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Julian of Norwich also known as Juliana of Norwich, was born in 1343. Details of her family, education, or life before becoming an anchoress are not known; It has been speculated that she was educated as a young girl by the Benedictine nuns of Carrow Abbey, as a school for girls existed there during her childhood.
Julian lived in the English city of Norwich, an important center of commerce that also had a vibrant religious life. She lived there in permanent seclusion as an anchoress in her cell, which was attached to St Julian’s Church, Norwich. Four wills are known in which sums were bequeathed to a Norwich anchoress named Julian, and an account by the celebrated mystic Margery Kempe exists which provides evidence of counsel Kempe was given by the anchoress. Julian was an anchoress from at least the 1390s. Living in her cell, she would have played an important part within her community, devoting herself to a life of prayer to complement the clergy in their primary function as protectors of souls.
In 1373, aged 30 and so seriously ill she thought she was on her deathbed, Julian received a series of visions or shewings of the Passion of Christ. She recovered from her illness and wrote two versions of her experiences, the earlier one being completed soon after her recovery—a much longer version, today known as The Long Text, was written many years later.
Preferring to write anonymously, and seeking isolation from the world, she was very influential in her lifetime. While her writings were carefully preserved, the Reformation prevented their publication. The Long Text was first published in 1670 by the Catholic Benedictine monk Serenus de Cressy, reissued by George Hargreaves Parker in 1843, and published in a modernized version in 1864. Julian’s writings emerged from obscurity in 1901 when a manuscript in the British Museum was transcribed and published with notes by Grace Warrack; many translations have been made since.
Today Julian is considered to be an important Christian mystic and theologian. According to Leyser, she was the greatest English anchoress. Julian lived in a time of turmoil, but her theology was optimistic and spoke of God’s omnibenevolence and love in terms of joy and compassion. Revelations of Divine Love “contains a message of optimism based on the certainty of being loved by God and of being protected by his Providence”. The Catechism of the Catholic Church quotes from Revelations of Divine Love in its explanation of how God can draw a greater good, even from evil.
Julian’s writings indicate that she was born in 1343 or late 1342, and died after 1416. She is remembered in the Church of England with a Lesser Festival on 8 May. The Episcopal Church and the Evangelical Lutheran Church in the United States also commemorate her on 8 May.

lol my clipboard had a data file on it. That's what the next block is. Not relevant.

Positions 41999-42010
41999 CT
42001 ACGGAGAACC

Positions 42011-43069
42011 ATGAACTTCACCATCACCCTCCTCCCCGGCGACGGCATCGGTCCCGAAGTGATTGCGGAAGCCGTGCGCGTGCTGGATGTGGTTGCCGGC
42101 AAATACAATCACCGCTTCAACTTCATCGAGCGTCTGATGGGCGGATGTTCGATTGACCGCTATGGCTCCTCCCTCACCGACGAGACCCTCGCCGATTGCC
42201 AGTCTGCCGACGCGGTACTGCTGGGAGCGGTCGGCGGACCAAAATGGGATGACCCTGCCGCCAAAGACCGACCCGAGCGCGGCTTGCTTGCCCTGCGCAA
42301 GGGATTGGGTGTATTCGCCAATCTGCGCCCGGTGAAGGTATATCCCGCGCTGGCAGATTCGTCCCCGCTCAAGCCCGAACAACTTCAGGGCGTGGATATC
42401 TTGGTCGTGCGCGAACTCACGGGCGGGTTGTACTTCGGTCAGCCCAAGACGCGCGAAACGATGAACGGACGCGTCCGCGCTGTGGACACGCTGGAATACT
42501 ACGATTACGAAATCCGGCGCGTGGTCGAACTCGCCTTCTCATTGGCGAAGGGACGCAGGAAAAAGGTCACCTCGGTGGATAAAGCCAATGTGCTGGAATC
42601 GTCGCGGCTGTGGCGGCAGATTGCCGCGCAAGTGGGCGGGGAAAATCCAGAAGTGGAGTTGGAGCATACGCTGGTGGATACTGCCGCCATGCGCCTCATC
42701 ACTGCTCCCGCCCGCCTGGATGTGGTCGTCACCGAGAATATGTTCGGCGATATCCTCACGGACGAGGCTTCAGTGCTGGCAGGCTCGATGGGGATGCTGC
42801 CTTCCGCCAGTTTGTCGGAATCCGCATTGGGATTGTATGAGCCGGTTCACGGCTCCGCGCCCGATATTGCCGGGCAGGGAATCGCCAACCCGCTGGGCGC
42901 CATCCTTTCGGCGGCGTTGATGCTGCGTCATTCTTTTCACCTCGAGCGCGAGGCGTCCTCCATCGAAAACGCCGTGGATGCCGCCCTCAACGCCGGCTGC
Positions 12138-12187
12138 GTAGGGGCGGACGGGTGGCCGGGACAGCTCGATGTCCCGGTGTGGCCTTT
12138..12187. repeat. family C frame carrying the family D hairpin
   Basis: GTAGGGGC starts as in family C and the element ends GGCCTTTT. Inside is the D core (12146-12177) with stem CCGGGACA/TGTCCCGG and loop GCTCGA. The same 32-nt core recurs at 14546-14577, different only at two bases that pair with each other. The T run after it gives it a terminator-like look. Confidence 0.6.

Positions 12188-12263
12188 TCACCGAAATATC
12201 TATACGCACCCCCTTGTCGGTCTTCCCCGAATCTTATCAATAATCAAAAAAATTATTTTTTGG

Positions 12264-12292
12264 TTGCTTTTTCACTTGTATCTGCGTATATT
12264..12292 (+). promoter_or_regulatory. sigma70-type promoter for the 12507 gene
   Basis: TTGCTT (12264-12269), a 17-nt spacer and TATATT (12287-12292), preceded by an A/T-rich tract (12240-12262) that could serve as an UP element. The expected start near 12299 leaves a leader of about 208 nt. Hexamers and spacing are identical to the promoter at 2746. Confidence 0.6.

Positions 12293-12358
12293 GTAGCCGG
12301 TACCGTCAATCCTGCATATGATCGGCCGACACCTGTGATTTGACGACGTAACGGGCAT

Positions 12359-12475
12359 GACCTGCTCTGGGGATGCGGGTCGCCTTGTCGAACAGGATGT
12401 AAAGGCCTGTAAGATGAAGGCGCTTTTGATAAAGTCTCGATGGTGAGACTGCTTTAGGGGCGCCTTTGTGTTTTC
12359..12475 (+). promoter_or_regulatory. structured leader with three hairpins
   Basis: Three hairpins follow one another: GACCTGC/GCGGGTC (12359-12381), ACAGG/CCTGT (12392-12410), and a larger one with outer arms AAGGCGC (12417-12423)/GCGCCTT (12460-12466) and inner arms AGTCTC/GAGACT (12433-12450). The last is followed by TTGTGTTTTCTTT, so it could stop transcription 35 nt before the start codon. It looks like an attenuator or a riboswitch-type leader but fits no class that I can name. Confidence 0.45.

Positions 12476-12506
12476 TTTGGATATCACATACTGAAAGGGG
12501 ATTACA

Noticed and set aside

- Beer, Frances (1992). Women and Mystical Experience in the Middle Ages. Woodbridge: Boydell Press. ISBN 978-0-85115-302-5.
- Watson, Nicholas & Jenkins, Jacqueline (2006). The Writings of Julian of Norwich: A Vision Showed to a Devout Woman and A Revelation of Love. University Park, Pennsylvania: Penn State University Press. ISBN 978-0-271-02908-5.
- Baker, Denise N. (September 1993). “Julian of Norwich and Anchoritic Literature”. Mystics Quarterly. University Park, Pennsylvania: Penn State University Press. 19 (4): 148–161. JSTOR 20717181.
- Ramirez, Janina (2016). Julian of Norwich: A very brief history. London: Society for Promoting Christian Knowledge. ISBN 978-0-281-07737-3.
- Pelphrey, Brant (1989). Christ our Mother: Julian of Norwich. Wilmington, Delaware: Glazier. ISBN 978-0-89453-623-6.
- Leyser, Henrietta (2002). Medieval Women: a Social History of Women in England 450-1500. London: Phoenix Press. ISBN 978-1-84212-621-9.
- Pope Benedict XVI (1 December 2010). Julian of Norwich (Speech). Vatican City. Archived from the original on 1 March 2021. Retrieved 15 January 2021.
- “Julian of Norwich, Mystic and Theologian, c. 1417”. The Liturgical Calendar. Episcopal Church. Archived from the original on 20 November 2021. Retrieved 20 November 2021.
- Berkey-Abbott, Kristin (9 May 2014). “Of the world but cloistered”. Living Lutheran. Evangelical Lutheran Church in America. Archived from the original on 7 February 2019. Retrieved 5 February 2019.
- “Paragraph 313”. Catechism of the Catholic Church, Second Edition. Libreria Editrice Vaticana. 2012. Retrieved 21 November 2021.
Accessed Wikipedia.org 07 May 2022.
ALSO ON THIS DAY
1526 – Pope Clement VII addressed a brief to the Observantine Franciscans, empowering them to receive all Lutherans desiring to return to the Catholic Church without the severe penalties decreed by Pope Leo X and others.
1792 – Moravian missionary David Zeisberger established a mission at Oxford, Canada.
1816 – Sixty representatives of American churches and regional Bible societies who have gathered in the Garden Street Reformed Church, New York City, resolve to form the American Bible Society. Three days later they will adopt its constitution.
1947 – Editor Ralph McGill of the Atlanta Constitution wrote, “The Rev. J. Frank Norris and others like him, is one good, sound reason why there are 50,000,000 Americans who do not belong to any church at all.”
2013 – The executive committee of the World Communion of Reformed Churches meets for a week in Ghana, the homeland of its global leader, theologian, and pastor Setri Nyomi.
Accessed ChristianHistoryInstitute.org and Rhemalogy.com 07 May 2022.
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